Another great feature - the price. Being cheese freaks, my hubby and I usually try to set a limit. This time, we had allowed ourselves three cheeses. (PS, we never stick to our limit!) Each cheese I had her add to our stash, his mind was making the dreaded "cha-ching" noise, you know the one! With the prices we are used to, he had figured almost $100. When she told us $35 (for our five delicious new friends), we both almost fell over.

                      As a comparison, we had to check out the new Rittenhouse DiBruno's. It is beautiful. They do have a great selection. But, I must say, the workers there, while helpful, don't seem to have the same passion. The prices are higher on products we have found either in Greenwich/Chelsea in New York or in Lancaster, PA. And, looking at all the poor cheeses, smothering to death in their plastic wrap, made me feel all the better about my lovingly, paper-wrapped cheese from Downtown cheese.

                      Thanks, hounds, for the recommendation!


                      2 Replies
                      1. re: armartin

                        So happy you enjoyed it there. I have nothing but the most amazing memories from working there. His prices were always competitive and the quality was top notch!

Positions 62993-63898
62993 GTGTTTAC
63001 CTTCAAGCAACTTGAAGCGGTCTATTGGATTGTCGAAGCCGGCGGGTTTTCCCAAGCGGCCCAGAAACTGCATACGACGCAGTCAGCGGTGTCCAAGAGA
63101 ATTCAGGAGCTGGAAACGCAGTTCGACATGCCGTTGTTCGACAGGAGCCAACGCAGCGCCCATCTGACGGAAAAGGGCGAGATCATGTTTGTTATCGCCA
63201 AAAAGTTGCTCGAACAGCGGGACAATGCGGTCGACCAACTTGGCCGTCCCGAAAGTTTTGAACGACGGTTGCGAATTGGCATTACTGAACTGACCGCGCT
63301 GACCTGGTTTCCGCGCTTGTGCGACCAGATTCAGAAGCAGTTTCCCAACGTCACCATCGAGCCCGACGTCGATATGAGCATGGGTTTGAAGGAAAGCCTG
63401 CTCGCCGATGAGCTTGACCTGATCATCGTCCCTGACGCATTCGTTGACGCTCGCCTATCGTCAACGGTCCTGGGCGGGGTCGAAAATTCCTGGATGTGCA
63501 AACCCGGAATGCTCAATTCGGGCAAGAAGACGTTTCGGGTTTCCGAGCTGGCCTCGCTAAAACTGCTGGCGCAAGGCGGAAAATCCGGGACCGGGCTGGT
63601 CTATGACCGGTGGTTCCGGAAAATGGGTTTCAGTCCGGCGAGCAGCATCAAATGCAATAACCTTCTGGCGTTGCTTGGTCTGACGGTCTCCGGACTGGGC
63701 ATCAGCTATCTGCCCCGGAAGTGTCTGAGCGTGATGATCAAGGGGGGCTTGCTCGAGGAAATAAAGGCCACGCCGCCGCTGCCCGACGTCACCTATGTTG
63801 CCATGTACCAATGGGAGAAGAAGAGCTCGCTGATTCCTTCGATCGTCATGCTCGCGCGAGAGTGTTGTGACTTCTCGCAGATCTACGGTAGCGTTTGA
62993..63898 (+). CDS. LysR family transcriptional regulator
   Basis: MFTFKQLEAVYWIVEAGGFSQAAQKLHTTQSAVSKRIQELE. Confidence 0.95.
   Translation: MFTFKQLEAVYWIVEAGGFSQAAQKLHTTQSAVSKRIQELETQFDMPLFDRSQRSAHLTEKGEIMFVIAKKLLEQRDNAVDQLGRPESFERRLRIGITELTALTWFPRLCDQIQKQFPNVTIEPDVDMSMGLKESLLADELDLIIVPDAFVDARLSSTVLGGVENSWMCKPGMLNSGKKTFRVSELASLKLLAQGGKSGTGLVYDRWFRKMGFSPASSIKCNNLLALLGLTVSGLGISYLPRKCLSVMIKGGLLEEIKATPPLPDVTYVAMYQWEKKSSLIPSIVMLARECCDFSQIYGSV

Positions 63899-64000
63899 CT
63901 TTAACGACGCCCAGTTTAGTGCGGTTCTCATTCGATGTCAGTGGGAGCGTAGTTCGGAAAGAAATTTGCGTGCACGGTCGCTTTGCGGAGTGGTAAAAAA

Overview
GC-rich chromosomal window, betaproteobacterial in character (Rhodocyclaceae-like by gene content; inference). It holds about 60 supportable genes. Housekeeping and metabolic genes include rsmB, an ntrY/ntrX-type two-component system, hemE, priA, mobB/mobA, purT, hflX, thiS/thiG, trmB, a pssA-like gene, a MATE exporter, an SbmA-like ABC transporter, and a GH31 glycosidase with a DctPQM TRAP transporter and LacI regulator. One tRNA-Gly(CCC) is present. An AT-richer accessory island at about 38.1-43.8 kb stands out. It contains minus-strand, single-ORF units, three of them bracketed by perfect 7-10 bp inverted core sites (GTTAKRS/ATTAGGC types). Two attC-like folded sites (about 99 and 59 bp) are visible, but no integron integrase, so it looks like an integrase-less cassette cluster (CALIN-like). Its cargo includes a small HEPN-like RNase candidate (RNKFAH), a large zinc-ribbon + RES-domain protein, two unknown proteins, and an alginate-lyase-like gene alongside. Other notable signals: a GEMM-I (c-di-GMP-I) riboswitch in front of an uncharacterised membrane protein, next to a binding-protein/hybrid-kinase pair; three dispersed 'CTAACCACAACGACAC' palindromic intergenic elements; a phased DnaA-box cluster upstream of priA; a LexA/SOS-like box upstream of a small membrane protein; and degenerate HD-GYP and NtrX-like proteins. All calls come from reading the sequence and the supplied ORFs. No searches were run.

As a tip to whoever is reading, never go home and wrap your cheeses in saran wrap. Use aluminum foil. Also, freezing is a no no.

                        1. re: saturninus

                          from Steve Jenkins' Q&A on egullet July 15, 2004
                          "Segregate blues from non-blues; use plastic (Saran-type) wrap for semi-firm cheeses (Fontina, Morbier); use flimsy, bakery-stlye, pastry-grab paper for chevres and super-soft cheeses; use aluminum foil over-wrapped with plastic wrap for hard cheeses. Keep all cheeses as low in the rfrgrtr as poss. (coolest, most humidity); your home rfrgrtr is your friend, not your enemy..."

                      2. I am so glad that you went to Downtown Cheese. We hugely prefer them to Claudio's and DiBruno's because of their knowledge, excellent cheese handling, and breadth of selection. They often have an artisinal super aged gouda that will knock your socks off!

                        1. Glad you liked Downtown Cheese. They are much friendlier than at DiBrunos (where I've run into employees ranging from extremely helpful to going out of their way to be the opposite end of the spectrum) but DiBruno's has the wider selection. I'll have to check out the prices at Downtown Cheese the next time I am there since DiBruno's is far from cheap. BTW DiBruno's does wrap it's cheeses from the back in paper...just the prewrapped cheeses are in shrinkwrap.